HBO’s CEO on Growth, Sexual Harassment, and Life After ‘Game of Thrones’

Richard Plepler, a quarter-century veteran of the network, talks to Bloomberg Businessweek Editor Megan Murphy about what’s next.
HBO's Plepler on Life After 'Game of Thrones'

Richard Plepler, chairman and chief executive officer of HBO, was interviewed on Nov. 13 in New York by Bloomberg Businessweek Editor Megan Murphy. Following are excerpts from their discussion, which appear in the Nov. 27, 2017, edition of the magazine.

Megan Murphy: HBO is now entering, as you call it, a “golden age” for the brand. Describe what you’re doing.

Richard Plepler: Fortunately, we have a lot of momentum with talent. We have this embarrassment of riches where every Friday in our company we know of something exciting from the creative world that we didn’t know about on Monday. I sometimes say we’re a bit like a great art gallery, and we want the best artists to hang their work inside. If you want to use the art metaphor, you have the grandmasters, you have contemporary painters, you have emerging artists. We want all of those people to think of HBO first and to bring their great work inside the company.
When I was growing up, HBO was one of the few premium outlets where you could go to expect consistently high-quality programming. During the 25 years you’ve been there, and the last five years in particular, the marketplace has added Netflix, Hulu, Amazon, and other “over the top” providers. Are you concerned that you’re going to stop getting first dibs on certain projects?

First of all, I’ve never thought that this was a zero-sum game. I’ve never believed that because The Crown is a good show on Netflix, that somehow diminishes Westworld or Big Little Lies or True Detective. It doesn’t. It just means there’s an additive amount of quality out in the landscape. Our job is to play our game, continue to deliver on what we do.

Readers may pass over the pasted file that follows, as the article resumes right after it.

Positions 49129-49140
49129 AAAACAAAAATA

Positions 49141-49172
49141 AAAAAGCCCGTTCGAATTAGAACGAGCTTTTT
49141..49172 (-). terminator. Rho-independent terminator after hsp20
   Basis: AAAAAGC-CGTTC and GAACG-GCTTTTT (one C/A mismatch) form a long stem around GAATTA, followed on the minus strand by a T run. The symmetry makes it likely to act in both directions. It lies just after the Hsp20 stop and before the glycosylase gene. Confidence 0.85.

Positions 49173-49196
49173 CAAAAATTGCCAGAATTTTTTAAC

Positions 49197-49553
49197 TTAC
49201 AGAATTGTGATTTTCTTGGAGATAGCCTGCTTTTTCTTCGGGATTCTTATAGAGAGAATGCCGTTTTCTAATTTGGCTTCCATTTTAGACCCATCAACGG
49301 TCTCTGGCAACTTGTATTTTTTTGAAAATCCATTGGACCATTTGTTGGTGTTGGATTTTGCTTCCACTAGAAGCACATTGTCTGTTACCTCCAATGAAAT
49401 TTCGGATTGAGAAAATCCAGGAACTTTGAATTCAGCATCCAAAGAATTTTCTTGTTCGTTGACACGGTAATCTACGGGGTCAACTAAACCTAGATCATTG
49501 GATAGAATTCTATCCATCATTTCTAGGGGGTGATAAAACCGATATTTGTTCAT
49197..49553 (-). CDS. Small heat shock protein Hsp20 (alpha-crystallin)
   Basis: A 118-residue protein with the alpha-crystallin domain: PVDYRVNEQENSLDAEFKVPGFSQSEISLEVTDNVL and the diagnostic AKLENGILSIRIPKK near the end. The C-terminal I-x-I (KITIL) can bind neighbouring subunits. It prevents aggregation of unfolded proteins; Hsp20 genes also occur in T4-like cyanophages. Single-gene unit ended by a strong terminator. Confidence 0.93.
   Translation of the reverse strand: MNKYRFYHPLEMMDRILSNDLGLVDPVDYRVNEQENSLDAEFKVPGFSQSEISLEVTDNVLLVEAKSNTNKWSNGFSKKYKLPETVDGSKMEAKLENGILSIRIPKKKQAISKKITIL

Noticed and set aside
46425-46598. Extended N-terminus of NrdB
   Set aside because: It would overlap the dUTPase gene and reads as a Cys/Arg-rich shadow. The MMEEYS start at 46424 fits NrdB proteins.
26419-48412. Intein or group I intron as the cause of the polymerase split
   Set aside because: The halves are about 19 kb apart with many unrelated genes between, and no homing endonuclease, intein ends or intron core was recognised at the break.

Photographer: Ike Edeani For Bloomberg Businessweek

I say, over and over again, our North Star is: Let’s make sure that we’re guaranteeing that the consumer is not only getting the best quality of content inside the HBO offer but that we’re making our product available whenever, however, and wherever our consumer, current and future, wants it. That’s why we built a multilateral distribution strategy, and that’s why we’re continuing to stick to the core values of the way we think about the creative process, which is coming in here and doing great work. The line at our door today in the fall of 2017, is longer than it was five years ago and much longer than it was 10 years ago. For us, the metric is quality, and if we adhere to that, talent recognizes it, and it becomes a virtuous cycle.
When you talk about HBO now, there’s two phrases that come up quite frequently: “multilateral distribution” and “traditional ecosystem.”

We are going to grow multilaterally—digitally and among our traditional partners. We looked at the market and realized we were totally underpenetrating both. We knew that the cord-cutter audience was growing. When we made the decision to build our standalone streaming service at the beginning of 2013, there were only probably 5 million broadband-only homes. When we stood on the stage in March 2015 in Cupertino [Calif.] to announce that HBO would stream exclusively on Apple, there were probably eight-and-a-half to 10 million. Today, it’s close to 20 million broadband-only households.

On the other hand, we also knew we were underpenetrated in our traditional ecosystem. So our job was to design deals that incentivized our traditional partners, because we saw a lot of growth in that market, and to make sure we provided an option to our consumers so that they could get HBO if they had a broadband-only service. Both.

We knew it wasn’t going to be cannibalistic. There are some people who prefer a traditional bundle—maybe it’s a skinnier bundle and doesn’t have 180 channels in it. But for HBO, skinnier bundles have been a good thing, because if you take the average price of a cable or a satellite or a telco subscription down from $100 to, say, $65 or $70, that means HBO—which has always been a la carte—is a much more digestible purchase. Skinny bundles allowed the cable, satellite, and telcos to package us more effectively.

Opportunistically for us, we’ve been able to parallel-process and to grow digital. One has not been at the expense of the other. As I like to say, nobody is doing us a favor when they sell HBO, whether it’s digitally or whether it’s in the traditional ecosystem. They’re selling HBO because it’s a great product and it helps make their bundles stickier—and because they know their consumers want it.

You just needed to explain what was inside the HBO package to what we called the undecided voter, the persuadable voter—because people didn’t know. You needed to explain to them that there’s a library of thousands of hours of programming. That we have four Hollywood movie studios in addition to our terrific original programming. And you needed to remind people that HBO GO meant that you could get HBO on whatever device you wanted.